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In this study, the authors examined the process by which anti-tobacco laws and ordinances were implemented and enforced in seven states and 19 localities. Their findings indicated that state- and local-level clean indoor air laws were rarely enforced by government agencies. Instead, these laws were largely self-enforcing, in that changed social norms regarding appropriate smoking behavior have led to high compliance rates. In contrast, teen access laws were consistently and vigorously enforced, mainly through periodic vendor compliance checks that were conducted in many of the sites visited. The authors also found that anti-tobacco forces do not devote a significant amount of resources to implementation and enforcement issues. Rather, their attention is focused on enacting new legislation and fighting tobacco industry attempts to weaken existing laws through, for example, state preemption of local ordinances. Finally, the authors found that local enforcement is a critical ingredient to the success of virtually any tobacco control effort. The study's results do not augur well for public health measures that require state-level enforcement that are opposed by powerful and politically well-connected interests. To be effective, legislation must contain specific enforcement measures, such as license removal by local authorities.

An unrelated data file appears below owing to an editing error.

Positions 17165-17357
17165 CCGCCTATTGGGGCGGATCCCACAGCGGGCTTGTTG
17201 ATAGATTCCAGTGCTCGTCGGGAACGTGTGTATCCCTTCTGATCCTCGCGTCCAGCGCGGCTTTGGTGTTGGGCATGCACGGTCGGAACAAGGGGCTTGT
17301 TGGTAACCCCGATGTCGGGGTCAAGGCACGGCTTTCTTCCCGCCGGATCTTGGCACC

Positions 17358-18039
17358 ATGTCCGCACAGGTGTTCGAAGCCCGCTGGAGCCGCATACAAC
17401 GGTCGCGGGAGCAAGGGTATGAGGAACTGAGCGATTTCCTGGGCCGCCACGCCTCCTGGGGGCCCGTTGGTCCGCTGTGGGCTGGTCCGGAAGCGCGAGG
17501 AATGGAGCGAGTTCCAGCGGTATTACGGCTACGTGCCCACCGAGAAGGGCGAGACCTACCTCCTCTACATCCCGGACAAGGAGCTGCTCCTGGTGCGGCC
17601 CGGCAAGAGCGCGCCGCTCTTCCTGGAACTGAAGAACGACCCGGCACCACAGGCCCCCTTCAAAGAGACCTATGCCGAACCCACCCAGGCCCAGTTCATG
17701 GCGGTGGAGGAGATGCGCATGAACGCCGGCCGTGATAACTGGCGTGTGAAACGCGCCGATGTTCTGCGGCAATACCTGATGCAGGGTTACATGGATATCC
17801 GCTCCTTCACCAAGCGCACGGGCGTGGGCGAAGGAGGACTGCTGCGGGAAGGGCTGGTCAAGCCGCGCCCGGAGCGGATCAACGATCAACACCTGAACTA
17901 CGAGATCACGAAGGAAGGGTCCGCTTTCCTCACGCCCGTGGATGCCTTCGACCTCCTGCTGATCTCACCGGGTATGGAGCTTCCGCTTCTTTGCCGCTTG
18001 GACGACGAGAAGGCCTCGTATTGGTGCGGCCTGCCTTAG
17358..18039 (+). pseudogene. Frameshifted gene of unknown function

Table of Contents

  • Chapter One


  • Chapter Two

    Overview of the Case Studies

  • Chapter Three


  • Chapter Four


  • Appendix A

    Texas Case Study

  • Appendix B

    Arizona Case Study

  • Appendix C

    Minnesota Case Study

  • Appendix D

    California Case Study

  • Appendix E

    New York Case Study

  • Appendix F

    Illinois Case Study

  • Appendix G

    Florida Case Study

  • Appendix H

    Interview Guide for Assessing the Implementation of Tobacco Control Laws

  • Bibliography

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